Transforming polarized collective identities:This focuses on collective identity transformation and how opposing camps have become increasingly polarized through in-group discourse and out-group hostilities over time. This is evident in Facebook threads, Twitter trails, and Line chat groups across social media. The development of collective identities then reinforces the superiority of the in-group (whether that in-group is Red or Yellow; Democrat or Pheu Thai) and disparagement of the out-group. From this perspective, conflict resolution practitioners will recommend a shift from monolithic identities (such as ‘I’m anti-government’) towards transcendent, complex identities (like ‘I’m anti-corruption, but I’m not trying to over throw the current government either’) because such identities resist being drawn into the polarized malignant social processes mentioned above. The weakness of this approach is its tendency to be abstract and theoretical. It maybe useful to pair this approach with other frameworks that target more concrete goals.

Systems Theory

This paradigm can serve as a superordinate framework for all approaches mentioned above. Moreover, it views the conflict as a complex adaptive system that is governed by principles of self-organization. This encourages viewers to see the conflict as a whole-system and shift the focus from individual actors in the conflict towards broader recurring patterns of behavior.

Employing Systems Principles: Proponents of this view will argue that the intractable conflict we see these days cannot be traced to one or two main causes, but should be seen as a confluence of multiple, interacting elements. As such, the round of protests we see today cannot be easily separated from the events that have transpired over the past decade. Because elements of a system are not related to each other in a one-to-one, linear fashion, the systems perspective pays attention to the dangers of unintended consequences. Instead of removing endemic corruption by force, it may be more productive to begin questioning how the system-as-a-whole created the conditions for such corruption in the first place. The conflict we witness is a dynamic system with it’s own inherent logic. It is impossible to change one part of the system without inadvertently affecting other parts.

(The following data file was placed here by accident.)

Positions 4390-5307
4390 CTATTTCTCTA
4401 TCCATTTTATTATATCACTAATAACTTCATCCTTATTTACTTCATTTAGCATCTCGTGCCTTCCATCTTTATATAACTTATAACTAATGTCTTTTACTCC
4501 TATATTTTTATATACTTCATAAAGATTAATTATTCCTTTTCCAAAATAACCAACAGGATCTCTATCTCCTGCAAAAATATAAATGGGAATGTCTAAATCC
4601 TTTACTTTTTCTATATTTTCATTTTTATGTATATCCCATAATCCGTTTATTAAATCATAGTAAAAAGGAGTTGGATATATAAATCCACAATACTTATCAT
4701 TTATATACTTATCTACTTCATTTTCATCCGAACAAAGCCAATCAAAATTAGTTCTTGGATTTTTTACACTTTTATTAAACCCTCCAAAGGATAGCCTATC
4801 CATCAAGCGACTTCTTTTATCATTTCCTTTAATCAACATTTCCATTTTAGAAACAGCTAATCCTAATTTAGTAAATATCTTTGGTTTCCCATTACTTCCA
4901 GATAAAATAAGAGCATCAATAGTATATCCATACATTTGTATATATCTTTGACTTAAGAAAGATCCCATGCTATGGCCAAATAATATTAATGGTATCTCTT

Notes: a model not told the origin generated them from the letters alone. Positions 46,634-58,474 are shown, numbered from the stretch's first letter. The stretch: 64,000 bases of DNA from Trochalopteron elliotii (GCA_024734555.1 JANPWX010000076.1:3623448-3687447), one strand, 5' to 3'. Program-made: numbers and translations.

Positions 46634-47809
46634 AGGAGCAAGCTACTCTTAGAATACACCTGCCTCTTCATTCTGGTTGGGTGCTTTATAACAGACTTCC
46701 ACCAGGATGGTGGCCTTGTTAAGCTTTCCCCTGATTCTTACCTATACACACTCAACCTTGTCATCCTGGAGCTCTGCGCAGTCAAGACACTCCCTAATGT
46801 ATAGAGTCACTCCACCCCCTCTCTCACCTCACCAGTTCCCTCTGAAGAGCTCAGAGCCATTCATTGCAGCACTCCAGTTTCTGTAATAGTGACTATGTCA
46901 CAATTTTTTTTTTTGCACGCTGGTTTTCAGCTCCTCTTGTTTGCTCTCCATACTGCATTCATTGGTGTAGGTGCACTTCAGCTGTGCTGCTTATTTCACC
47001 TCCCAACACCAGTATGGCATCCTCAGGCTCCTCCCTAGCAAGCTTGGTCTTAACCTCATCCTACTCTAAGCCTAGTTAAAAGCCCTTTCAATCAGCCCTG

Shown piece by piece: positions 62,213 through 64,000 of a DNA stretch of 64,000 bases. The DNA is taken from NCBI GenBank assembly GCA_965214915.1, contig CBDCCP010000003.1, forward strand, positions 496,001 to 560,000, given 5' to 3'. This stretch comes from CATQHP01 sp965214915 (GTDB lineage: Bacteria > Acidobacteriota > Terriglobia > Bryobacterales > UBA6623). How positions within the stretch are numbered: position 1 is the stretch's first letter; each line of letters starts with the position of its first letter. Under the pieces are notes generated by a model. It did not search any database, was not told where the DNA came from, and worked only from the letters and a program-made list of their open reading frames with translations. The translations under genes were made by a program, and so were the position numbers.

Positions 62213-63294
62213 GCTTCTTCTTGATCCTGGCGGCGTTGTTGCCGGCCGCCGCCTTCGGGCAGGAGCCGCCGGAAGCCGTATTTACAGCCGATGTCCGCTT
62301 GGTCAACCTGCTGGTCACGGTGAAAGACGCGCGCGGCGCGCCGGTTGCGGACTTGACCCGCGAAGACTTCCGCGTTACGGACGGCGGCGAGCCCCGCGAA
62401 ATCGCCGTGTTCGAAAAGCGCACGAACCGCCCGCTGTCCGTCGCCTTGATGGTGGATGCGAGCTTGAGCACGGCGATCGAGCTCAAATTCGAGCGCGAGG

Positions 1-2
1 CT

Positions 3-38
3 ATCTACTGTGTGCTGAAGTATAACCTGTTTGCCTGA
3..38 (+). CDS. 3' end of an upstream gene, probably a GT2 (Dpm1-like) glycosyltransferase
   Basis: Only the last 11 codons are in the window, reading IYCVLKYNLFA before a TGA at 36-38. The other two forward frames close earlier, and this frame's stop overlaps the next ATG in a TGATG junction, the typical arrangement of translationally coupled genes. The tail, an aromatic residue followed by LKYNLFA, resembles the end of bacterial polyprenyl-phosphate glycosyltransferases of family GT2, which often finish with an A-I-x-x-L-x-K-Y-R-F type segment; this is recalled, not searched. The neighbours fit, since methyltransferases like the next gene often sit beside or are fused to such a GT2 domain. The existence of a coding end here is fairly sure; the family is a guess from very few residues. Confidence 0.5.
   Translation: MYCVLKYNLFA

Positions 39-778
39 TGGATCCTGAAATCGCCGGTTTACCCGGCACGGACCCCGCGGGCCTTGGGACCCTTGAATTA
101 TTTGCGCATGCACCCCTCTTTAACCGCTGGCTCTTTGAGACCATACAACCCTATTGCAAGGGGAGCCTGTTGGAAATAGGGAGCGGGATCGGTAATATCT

That the conflict is multi-level is another feature of this perspective. On one level, the phrase ‘tyranny of the majority’ represents the electoral votes of people all around country, many of who are government sympathizers. Because, on the whole, the rural votes outweigh the votes from Bangkok, this translates into a majority in the two Houses in Parliament. What some protesters are objecting to, is how the Pheu Thai Party, through their majority in the two Houses, attempted to pass controversial bills, particularly the Amnesty Bill, through the legislative process without consultation, thus drawing attention to flaws in content and procedural integrity.

Unfortunately, the actions committed by members of the Pheu Thai Party may have unintended consequences for their constituents. From a systems perspective, there are two levels to this issue that are conflated. Therefore the ‘tyranny of the majority’ exists specifically in parliament but because of the way the Senate and House of Representatives work, the ‘tyranny of the majority’ in parliament is inadvertently affects the ‘majority’ around the country.

From this perspective, the vote of people around the country should be not discounted because of the independent, unlawful actions of members of parliament they voted for. Unfortunately, in the fervor to eliminate Thaksin’s regime, this nuance is lost on some anti-government protesters.

Some questions posed by adopting this view are: Is it possible, that trying end corruption by removing an elected government – as well intentioned as that may be – subjects the nation to a political vacuum that opens the door for other forms of corruption to take place? In trying to purge the system of a corrupt element, could the system end up attracting the kind of corruption it’s trying to remove in the first place? This is the danger of unintended consequence that, by definition, cannot be planned for. Another question is: What does it mean for the system-as-a-whole when electoral legitimacy is pitted against judicial legitimacy? From this perspective, the conflict is an adaptive system that takes on a life of its own and requires multi-level, multi-prong, long-term intervention.

In reality, these different mental frameworks are intermingled and mixed, oftentimes within the same conversation. It’s useful to try to understand the frames behind people’s reasoning. There is sufficient collective wisdom in the country to resolve this conflict so long as space is created for differing perspectives. Hopefully, this article provides a first step towards explicitly describing these frameworks so that we can begin to critically examine our own thinking.

Apivat Hanvongse is a PhD candidate at Teachers College, Columbia University.